A couple whose baby daughter died after they treated her with homeopathic remedies instead of conventional medicine have been found guilty of manslaughter.
Gloria Thomas died aged nine months after spending more than half her life with eczema.
The skin condition wore down her natural defences and left her completely vulnerable when she developed an eye infection that killed her within days of developing.
Thomas Sam, 42, a homeopath, and Manju Sam, 37, of Earlwood, Sydney, were charged with manslaughter by gross criminal negligence.
Thomas Sam remained passive as the jury delivered its verdict but Manju Sam's face crumpled and she buried it in her husband's shoulder.
After the jury was discharged, the enormity of what had occurred came over her in waves, crying intermittently and then recovering.
Justice Peter Johnson granted them bail on strict reporting conditions, but Thomas Sam was led into the cells to wait for $30,000 to be posted as surety. The couple, who had held hands through much of the case, hugged one another for a long time before he left with security.
The court heard the couple took Gloria to various health professionals, but while they abandoned each conventional medication she was prescribed within a short time of starting it, they solidly pursued homeopathic remedies.
The Crown said these did not work, and all the while Gloria's tiny body required more nutrition than her mother's milk could provide, and her immune system became ever more depleted.
By the time she died, she was the weight of an average three-month-old, her body was covered with angry blotches and her once black hair had turned completely white.
Gloria had developed eczema when she was four months old, a condition she probably inherited from her mother, which flared and subsided throughout the rest of her short life.
But the couple, who were raised and educated in India where homeopathy is accepted as equivalent to conventional medicine, were steadfast to their homeopathic remedies and ignored completely or quickly discarded other treatment.
A general practitioner booked them an appointment with a dermatologist they did not attend because they took the child to India instead, a course of action the doctor told them was "cruel".
They also visited two doctors in India, but discarded the advice of one to return to him every second day, instead consulting a succession of homeopaths including Thomas Sam's brother, who had recently completed his dissertation on eczema.
Thomas and Manju Sam's lawyers said they had been devoted but misguided parents, and their conduct fell far short of gross criminal negligence.
They had treated Gloria's eczema with the best intentions, and none of the health professionals they consulted - homeopathic and conventional - had warned them that the condition could imperil her life.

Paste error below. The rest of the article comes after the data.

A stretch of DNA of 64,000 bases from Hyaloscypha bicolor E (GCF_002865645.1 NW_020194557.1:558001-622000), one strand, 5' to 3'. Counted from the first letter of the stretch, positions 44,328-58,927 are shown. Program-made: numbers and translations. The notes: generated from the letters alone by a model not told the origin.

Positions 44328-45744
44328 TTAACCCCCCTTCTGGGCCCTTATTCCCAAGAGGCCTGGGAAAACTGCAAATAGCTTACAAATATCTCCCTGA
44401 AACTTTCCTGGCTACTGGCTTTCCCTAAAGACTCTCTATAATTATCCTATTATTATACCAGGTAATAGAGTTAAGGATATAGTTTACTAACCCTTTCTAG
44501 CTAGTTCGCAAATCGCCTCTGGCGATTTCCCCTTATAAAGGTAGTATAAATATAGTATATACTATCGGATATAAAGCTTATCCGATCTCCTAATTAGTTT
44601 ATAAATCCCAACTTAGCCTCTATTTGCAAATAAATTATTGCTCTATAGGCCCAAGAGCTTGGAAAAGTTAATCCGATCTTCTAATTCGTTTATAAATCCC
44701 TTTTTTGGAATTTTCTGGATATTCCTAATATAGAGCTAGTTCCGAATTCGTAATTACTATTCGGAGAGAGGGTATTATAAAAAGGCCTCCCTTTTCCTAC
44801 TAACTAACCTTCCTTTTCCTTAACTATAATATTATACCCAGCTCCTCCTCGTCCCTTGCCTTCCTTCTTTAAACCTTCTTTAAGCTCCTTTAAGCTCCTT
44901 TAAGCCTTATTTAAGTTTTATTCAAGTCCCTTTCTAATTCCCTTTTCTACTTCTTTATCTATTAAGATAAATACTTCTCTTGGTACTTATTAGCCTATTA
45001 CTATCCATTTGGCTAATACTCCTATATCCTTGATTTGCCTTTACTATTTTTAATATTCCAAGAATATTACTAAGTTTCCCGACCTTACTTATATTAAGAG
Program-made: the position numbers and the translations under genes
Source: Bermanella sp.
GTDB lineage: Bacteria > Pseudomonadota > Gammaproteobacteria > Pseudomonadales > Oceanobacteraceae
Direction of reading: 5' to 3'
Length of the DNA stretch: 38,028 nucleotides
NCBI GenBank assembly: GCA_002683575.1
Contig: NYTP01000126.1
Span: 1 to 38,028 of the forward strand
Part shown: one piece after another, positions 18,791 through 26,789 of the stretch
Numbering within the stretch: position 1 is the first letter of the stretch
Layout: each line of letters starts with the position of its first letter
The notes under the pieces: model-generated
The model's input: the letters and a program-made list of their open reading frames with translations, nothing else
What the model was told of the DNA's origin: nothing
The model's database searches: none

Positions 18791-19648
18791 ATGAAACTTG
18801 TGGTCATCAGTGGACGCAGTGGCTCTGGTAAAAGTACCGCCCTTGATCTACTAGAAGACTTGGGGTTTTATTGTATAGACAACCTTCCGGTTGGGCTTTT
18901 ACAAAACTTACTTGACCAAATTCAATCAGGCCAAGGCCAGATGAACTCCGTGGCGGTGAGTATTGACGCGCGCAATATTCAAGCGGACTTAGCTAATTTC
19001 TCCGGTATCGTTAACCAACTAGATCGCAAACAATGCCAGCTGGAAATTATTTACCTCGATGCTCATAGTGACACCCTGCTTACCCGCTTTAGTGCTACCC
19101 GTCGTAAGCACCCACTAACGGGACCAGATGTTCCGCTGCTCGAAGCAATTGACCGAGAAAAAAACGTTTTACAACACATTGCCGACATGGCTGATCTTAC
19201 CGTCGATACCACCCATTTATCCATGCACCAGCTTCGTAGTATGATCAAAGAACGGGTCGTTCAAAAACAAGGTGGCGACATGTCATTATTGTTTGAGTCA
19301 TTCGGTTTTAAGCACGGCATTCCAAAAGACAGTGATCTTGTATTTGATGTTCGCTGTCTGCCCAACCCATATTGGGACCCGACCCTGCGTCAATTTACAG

But they did not deny that Gloria was uncomfortable for much of her life.
Any improvements in her condition after homeopathic treatment were short-lived, and the rest of the time she was irritable and in pain, crying whenever she was moved and taking refuge only on her mother's breast.
Gloria's miserable life proved all the more poignant by the evidence given at the trial by Dr Orli Wargon, the dermatologist with whom Gloria missed her appointment when the family went to India instead.
Dr Wargon said she would have applied an aggressive treatment program that should have seen the child recover within 24 hours: "Not completely cured, but her skin would look better very, very quickly."
Nine days after they returned from India, Thomas and Manju Sam finally took Gloria to hospital for an eye infection they thought was conjunctivitis, and she was immediately rushed into emergency to be treated by a team of medical experts. It turned out her cornea was melting.
Doctor after doctor told the jury that by the time they saw Gloria in those last few days her skin condition was unlike any they had seen before.
Dr Susannah Cunningham, who was then a pediatric emergency registrar, said Gloria was among only a handful of children whose cases she had been unable to forget.
"I think it's the pain that has made this case stand out for me in my memory," Dr Cunningham said.
"I can vividly recall where she was in the emergency department. I remember the 6½ hours I was involved very clearly. She was in a lot of pain and had been suffering and that's something that doesn't sit well with any pediatrician."
Another doctor, dermatologist Penelope Lee, said she had asked Manju Sam why she had not taken the child to hospital earlier: "And I don't think she gave me an answer for that. She just cried."
Gloria died on May 8, 2002, in her mother's arms, unable in her weakened condition to combat the septicemia that had developed in her left eye.
The pathologist who did the autopsy, Ella Sugo, said she had sought advice from experts outside Australia because she had never seen a child so malnourished and her condition was at a level more commonly observed in third world countries.
But even after Gloria died, Thomas Sam adhered to his belief that homeopathy was equally valid to conventional medicine for the treatment of eczema.
He told police: "Conventional medicine would have prolonged her life ... with more misery. It's not going to cure her and that's what I strongly believe."